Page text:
Which means Matt continues to annoy me – he already attacked and shamed Caroline for being a vampire but still draws upon her power, making my point again that if you want to stop supernatural shenanigans you need supernatural shenanigans of your own. The Vampire Diaries continues to make Matt the worst by having him rightly point out how terribad awful vampires are – but making Caroline the one who has to put up with it when she is a virtual saint by Vampire Diaries standards (very very very very low standards indeed). One part I do love about this is how it examines the consequences of all that compulsion. That guard you tell to look the other way while you kill/steal/rampage is going to lose his job. That watch man who you told to fall asleep is going to carry a lifetime of guilt around from his apparent negligence. These are victims every bit as much as the bodies and families and loved ones. This would have been an awesome thing to analyse several seasons ago when Vampire Diaries still had the time and capacity for an actual moral discussion
Stefan himself has been kidnapped by Dorian who has him dig a hole, drop himself in it – and then he shoots him. See, it seems Stefan killed his parents. That’s it? Sorry, I hate to be callous, but I was vaguely hoping that all of Dorian’s secrecy would point to an actual involving storyline rather than another stepping stone on Dorian’s passage to redemption.
What does emerge during all this is Stefan briefly digging up another moral point: vampires have an endless thirst for blood AND the ability to turn their humanity off. On top of that, what he doesn’t mention, is that vampires have hugely heightened emotions (which is why they’re such drama-llamas). This is brushed off but this is another hugely moral question – the thirst makes lethal accidents highly likely, both the guilt of that as well as the standard emotional ups and downs of living make turning your humanity off very very tempting which puts vampires in a place where it is, indeed, very hard not to be trapped in a terrible spiral of killing and guilt. Again, this would be an amazing thing to explore if Vampire Diaries still had the capacity and time for an actual moral discussion! Too late!
Instead we get lots of Stefan warning Dorian he’ll end up going to hell too and generally trying to be all noble about his impending death. In between Dorian angrily pointing out how little his redemption means and him trying to make amends actually makes a different to the gazillion people he’s killed especially since he has faced no consequences for his actions. Of course Dorian changes his mind and gets Stefan medical attention.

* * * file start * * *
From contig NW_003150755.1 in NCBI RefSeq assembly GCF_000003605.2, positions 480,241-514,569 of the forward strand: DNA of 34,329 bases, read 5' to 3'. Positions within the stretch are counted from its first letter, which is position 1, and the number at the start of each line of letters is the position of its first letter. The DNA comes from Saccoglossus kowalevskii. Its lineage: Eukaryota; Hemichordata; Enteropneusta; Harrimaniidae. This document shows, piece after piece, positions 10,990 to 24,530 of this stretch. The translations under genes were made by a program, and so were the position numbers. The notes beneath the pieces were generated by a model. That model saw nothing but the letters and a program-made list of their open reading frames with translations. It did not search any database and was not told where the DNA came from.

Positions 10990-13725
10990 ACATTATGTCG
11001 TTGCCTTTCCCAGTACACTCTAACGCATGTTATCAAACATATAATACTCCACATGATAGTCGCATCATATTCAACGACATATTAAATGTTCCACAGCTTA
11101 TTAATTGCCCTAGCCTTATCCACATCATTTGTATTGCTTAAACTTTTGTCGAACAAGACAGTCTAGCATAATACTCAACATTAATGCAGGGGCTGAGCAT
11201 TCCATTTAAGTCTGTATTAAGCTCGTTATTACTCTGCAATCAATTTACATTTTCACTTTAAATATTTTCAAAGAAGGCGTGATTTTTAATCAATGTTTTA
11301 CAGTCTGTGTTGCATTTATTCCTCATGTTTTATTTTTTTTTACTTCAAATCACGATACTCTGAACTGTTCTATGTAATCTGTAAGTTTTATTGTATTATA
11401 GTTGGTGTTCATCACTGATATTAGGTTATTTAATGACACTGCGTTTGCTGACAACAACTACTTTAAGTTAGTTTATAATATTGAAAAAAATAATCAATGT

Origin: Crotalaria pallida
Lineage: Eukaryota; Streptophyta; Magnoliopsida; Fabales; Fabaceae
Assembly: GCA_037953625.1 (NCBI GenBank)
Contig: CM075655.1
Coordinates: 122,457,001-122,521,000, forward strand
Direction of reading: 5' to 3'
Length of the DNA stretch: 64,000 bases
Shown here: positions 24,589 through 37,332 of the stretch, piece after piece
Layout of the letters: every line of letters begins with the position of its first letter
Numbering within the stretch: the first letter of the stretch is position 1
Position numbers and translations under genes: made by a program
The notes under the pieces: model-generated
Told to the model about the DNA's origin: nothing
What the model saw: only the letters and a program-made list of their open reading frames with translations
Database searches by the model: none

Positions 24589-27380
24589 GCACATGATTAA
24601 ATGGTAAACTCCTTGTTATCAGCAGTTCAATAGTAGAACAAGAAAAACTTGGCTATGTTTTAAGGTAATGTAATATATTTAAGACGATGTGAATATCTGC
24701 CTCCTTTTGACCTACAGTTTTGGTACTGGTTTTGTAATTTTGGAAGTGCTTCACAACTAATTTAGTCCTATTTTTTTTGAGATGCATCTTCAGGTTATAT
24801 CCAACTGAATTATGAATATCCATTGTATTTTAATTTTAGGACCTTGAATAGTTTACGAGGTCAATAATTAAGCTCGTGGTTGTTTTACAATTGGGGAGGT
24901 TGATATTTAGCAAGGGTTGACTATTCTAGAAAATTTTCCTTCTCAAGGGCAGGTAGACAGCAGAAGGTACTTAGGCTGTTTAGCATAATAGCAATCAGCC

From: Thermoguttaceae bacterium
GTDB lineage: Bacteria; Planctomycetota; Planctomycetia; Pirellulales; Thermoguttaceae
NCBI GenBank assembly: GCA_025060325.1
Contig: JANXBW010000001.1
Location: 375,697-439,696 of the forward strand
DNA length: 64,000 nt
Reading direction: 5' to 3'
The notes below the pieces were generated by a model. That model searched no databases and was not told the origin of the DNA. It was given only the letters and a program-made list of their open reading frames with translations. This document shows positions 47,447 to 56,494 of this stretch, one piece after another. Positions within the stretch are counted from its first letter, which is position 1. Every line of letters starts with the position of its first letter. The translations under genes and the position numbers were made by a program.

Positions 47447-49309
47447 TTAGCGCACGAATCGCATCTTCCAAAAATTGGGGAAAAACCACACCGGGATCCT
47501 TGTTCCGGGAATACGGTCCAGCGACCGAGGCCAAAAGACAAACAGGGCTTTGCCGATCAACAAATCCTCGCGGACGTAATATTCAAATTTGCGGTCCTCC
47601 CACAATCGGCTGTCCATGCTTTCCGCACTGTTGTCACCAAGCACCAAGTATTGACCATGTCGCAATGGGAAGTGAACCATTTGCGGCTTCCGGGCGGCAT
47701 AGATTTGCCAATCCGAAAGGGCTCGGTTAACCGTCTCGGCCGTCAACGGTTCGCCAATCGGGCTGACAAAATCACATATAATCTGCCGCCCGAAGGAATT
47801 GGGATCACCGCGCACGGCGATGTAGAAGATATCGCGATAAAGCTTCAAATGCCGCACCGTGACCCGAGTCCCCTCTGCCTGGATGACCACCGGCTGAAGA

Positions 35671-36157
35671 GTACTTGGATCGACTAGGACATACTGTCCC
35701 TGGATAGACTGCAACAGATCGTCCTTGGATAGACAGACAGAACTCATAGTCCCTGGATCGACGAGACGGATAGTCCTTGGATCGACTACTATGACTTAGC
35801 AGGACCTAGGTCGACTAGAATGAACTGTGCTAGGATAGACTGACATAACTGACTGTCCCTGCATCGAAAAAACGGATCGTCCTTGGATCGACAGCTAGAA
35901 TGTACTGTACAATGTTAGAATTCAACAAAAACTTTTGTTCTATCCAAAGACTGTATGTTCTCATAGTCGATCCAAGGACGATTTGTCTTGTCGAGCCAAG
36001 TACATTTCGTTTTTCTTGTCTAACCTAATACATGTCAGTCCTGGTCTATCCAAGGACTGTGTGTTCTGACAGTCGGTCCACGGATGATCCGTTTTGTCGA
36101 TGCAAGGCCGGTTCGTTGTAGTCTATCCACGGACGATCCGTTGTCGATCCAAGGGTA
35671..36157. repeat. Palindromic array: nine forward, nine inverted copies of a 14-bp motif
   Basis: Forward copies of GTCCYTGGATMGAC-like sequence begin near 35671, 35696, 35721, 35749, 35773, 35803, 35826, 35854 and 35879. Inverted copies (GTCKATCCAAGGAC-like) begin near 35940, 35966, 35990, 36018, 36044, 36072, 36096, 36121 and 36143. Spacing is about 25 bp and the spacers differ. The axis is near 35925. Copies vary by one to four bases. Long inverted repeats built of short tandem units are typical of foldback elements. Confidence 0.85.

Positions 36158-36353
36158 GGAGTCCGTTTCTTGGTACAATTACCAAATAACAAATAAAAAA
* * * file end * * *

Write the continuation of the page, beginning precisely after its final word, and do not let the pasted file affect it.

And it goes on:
We then get Stefan’s redemption moment: he lets Dorian see the full file of all of his crimes and he gets to decide whether Stefan should go to prison or not.
Fine, but Dorian isn’t the only victim of Stefan. Again, this is the get out clause. Stefan’s redemption goes from being something which may be meaningful, to just resting it on one man. So now Dorian has the duty to forgive Stefan or doom him to hell or take responsibility for Stefan’s actions/guilt/punishment. Redemption doesn’t mean creating work for your victims. Nor can you get the forgiveness of one victim and call it good.
Anyway, Caroline is pretty much done with Stefan now – his moping, his willingness to give up without taking a grasp of what he wants or his new life. She’s also looking at her new life with the aging Stefan and rather than declare the classic “I don’t care if you get all wrinkly” she’s more having severe second doubts about living with hi angstiness especially since she’s just spent all day giving
Go Caroline. You go – get away from his mopiness. You run off with Bonnie and have your own spin off show.
Oh and Alaric’s girls are using all their scary magic and he doesn’t know what to do so he turns back to Caroline despite dumping on her about how dangerous it is around her and Mystic Falls.
Hey, notice this pattern? Humans shame Caroline for being a terrible, evil, shameful vampire and then abandon her. Then come back when they need her help with woo-woo.